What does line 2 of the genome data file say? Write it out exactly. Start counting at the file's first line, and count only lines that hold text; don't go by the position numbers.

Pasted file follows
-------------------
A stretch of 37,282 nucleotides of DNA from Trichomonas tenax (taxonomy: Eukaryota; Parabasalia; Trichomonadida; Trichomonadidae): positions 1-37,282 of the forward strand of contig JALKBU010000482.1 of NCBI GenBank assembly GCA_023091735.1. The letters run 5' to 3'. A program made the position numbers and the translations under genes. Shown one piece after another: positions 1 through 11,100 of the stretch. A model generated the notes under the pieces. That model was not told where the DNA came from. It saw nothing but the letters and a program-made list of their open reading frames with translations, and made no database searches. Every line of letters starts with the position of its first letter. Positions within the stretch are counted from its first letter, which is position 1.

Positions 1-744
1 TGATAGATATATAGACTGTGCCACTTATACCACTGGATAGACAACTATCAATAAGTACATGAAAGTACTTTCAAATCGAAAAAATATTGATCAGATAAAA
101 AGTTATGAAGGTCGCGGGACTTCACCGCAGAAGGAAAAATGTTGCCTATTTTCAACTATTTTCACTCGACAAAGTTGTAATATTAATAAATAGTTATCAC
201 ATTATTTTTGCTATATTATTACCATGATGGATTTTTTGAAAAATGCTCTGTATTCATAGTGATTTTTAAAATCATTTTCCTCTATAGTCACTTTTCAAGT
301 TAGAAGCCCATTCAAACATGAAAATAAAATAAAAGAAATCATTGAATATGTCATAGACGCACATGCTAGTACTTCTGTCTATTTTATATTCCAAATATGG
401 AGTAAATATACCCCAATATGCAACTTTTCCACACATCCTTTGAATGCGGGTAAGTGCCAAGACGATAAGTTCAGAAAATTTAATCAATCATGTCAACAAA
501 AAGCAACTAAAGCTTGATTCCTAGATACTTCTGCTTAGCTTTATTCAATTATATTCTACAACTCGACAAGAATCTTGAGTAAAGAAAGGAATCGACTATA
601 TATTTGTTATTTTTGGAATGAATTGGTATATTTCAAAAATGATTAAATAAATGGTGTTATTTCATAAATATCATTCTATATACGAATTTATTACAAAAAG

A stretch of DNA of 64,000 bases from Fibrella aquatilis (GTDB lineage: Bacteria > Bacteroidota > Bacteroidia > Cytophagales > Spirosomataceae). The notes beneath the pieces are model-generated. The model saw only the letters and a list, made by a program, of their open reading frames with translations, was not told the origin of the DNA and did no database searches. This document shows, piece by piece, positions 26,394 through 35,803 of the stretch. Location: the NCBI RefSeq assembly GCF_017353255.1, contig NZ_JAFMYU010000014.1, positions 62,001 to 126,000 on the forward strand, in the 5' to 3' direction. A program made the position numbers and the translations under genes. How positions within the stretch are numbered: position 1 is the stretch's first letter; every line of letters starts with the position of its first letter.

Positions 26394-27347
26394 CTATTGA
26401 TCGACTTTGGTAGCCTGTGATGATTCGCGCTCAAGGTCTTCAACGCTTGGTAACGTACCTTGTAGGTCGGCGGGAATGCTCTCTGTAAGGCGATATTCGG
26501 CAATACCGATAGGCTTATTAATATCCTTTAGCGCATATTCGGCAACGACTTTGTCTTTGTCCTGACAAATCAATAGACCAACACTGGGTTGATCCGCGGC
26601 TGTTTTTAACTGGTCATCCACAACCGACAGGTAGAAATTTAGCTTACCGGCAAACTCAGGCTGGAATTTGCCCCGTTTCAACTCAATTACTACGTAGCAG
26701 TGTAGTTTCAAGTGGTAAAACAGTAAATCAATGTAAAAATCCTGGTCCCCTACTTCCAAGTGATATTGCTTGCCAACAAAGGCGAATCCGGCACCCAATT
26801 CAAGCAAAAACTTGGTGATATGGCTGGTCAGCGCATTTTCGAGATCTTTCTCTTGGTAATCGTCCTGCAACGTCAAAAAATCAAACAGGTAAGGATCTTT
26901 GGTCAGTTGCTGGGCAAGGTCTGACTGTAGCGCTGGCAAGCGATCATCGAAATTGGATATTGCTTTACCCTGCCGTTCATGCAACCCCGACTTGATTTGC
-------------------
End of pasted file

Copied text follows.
Positions 1-744